As a musician, as a man of ideals, and as a true world citizen, Yehudi Menuhin made an extraordinary mark on his era. The Menuhin Century commemorates the 100th anniversary of his birth on 22 April 1916.
Edward Elgar's Cello Concerto in E minor, Op. 85, his last notable work, is a cornerstone of the solo cello repertoire. Elgar composed it in the aftermath of the First World War, by which time his music had gone out of fashion with the concert-going public.
The Violin Concerto of William Walton was written in 1938–39 and reorchestrated in 1943. The concerto, about a half-hour in length, is scored for violin solo and standard orchestra (the revision pared down the percussion section from the original).
Ida Haendel’s sinewy and athletic reading of the often under-rated Britten combines toughness with a cumulative dramatic impetus which is hard to resist. Berglund and the Bournemouth players respond with a terse and argumentative vigour, suitably balanced between resignation and defiant rhetoric, especially in the closing Passacaglia. The Walton Concerto, also dating from 1938-9, is played with an apposite blend of inscrutable panache, as in the irrepressibly brilliant central movement, and elsewhere, a sensuous, if occasionally over-indulgent languor. Rare lapses in the finale can be safely overlooked, in a performance of eloquence and undisputed stature.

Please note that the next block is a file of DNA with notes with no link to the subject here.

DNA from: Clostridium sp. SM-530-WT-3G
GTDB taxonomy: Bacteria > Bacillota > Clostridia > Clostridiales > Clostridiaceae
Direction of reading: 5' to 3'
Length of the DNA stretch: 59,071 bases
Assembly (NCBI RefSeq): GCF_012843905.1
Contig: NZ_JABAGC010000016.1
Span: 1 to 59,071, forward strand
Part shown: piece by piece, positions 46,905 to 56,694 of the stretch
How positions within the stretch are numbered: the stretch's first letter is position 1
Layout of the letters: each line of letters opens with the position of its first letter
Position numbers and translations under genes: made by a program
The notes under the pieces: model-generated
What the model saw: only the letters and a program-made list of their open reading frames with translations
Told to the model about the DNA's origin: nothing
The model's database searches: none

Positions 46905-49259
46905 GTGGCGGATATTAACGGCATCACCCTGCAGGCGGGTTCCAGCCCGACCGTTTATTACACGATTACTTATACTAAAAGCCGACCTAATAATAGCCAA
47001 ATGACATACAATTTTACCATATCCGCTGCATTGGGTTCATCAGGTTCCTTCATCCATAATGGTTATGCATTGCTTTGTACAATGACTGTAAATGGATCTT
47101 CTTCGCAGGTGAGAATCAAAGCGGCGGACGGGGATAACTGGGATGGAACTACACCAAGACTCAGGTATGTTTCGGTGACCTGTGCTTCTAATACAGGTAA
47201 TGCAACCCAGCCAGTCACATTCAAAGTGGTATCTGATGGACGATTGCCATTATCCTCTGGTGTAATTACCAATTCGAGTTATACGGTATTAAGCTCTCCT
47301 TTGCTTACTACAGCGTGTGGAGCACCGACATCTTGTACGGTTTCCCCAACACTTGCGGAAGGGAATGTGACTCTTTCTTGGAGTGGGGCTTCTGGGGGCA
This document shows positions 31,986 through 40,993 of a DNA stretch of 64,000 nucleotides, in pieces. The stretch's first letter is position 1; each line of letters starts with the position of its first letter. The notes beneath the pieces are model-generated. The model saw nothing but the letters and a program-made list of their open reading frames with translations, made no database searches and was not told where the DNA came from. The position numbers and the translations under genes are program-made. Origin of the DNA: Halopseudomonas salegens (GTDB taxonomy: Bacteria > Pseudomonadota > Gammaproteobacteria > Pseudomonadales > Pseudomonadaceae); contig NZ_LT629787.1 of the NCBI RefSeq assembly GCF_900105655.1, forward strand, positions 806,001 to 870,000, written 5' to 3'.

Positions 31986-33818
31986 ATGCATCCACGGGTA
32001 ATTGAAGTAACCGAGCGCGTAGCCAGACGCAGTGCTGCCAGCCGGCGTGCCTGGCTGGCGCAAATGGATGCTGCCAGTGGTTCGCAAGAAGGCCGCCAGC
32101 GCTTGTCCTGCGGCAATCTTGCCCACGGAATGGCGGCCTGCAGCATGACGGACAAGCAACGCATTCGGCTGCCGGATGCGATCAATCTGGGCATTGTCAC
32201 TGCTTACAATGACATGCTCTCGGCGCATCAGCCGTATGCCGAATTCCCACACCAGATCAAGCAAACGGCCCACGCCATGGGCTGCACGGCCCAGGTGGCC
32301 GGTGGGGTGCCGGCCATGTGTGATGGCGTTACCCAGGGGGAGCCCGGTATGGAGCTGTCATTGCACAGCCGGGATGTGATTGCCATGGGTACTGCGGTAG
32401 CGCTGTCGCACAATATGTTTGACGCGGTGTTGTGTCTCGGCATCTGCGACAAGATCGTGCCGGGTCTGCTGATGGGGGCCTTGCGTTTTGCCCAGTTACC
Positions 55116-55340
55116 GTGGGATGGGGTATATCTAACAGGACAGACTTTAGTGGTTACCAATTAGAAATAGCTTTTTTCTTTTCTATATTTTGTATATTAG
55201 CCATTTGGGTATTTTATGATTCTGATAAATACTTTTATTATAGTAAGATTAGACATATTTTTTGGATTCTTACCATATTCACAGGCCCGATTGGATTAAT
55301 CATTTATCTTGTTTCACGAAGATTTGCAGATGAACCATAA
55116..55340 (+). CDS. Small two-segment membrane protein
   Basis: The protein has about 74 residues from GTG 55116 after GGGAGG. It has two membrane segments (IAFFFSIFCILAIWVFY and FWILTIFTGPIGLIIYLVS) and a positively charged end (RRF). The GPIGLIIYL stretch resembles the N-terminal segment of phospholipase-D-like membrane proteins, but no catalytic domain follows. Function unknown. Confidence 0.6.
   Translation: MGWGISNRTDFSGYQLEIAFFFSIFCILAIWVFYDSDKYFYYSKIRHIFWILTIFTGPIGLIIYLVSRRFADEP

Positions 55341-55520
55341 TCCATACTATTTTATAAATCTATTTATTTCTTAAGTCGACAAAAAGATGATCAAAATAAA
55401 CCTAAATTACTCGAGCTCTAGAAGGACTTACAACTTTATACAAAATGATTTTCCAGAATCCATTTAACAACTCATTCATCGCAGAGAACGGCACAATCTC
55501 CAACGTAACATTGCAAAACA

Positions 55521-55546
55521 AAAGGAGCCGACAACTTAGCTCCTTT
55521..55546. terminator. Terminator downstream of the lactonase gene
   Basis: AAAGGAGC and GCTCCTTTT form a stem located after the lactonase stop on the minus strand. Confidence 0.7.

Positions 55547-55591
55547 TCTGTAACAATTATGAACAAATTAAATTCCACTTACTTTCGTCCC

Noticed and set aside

For a single-package introduction to the music of William Walton, it would be hard to do better than this two-disc set from EMI. Not only is the selection impeccable (including the First Symphony, Belshazzar's Feast, the violin and viola concertos, plus the Partita, for orchestra), but the performances, with the composer conducting, are, for all intents and purposes, definitive.
This is one of the mere handful of great recordings of the Sibelius violin concerto. Not that there aren't many contestants in the field; in fact, it seems that almost every modern violin virtuoso wants to record the Sibelius, and perhaps this isn't surprising, since it's one of the Big Five (along with the Beethoven, Brahms, Mendelssohn, and Tchaikovsky) major violin concertos.
Britain-to-Scotland transplant Sally Beamish wasn't just self-taught as an orchestral composer: you might say she learned by doing. According to her notes on this BIS release, one of a group covering her orchestral output, she had never written an orchestral piece or even studied orchestration when the city of Reykjavik, Iceland, commissioned her Symphony No. 1 in 1994. The result was a work full of unusual sonorities, rather loosely woven but constantly surprising, that drew on various features (formal and textural, not tonal) of the music of Scotland.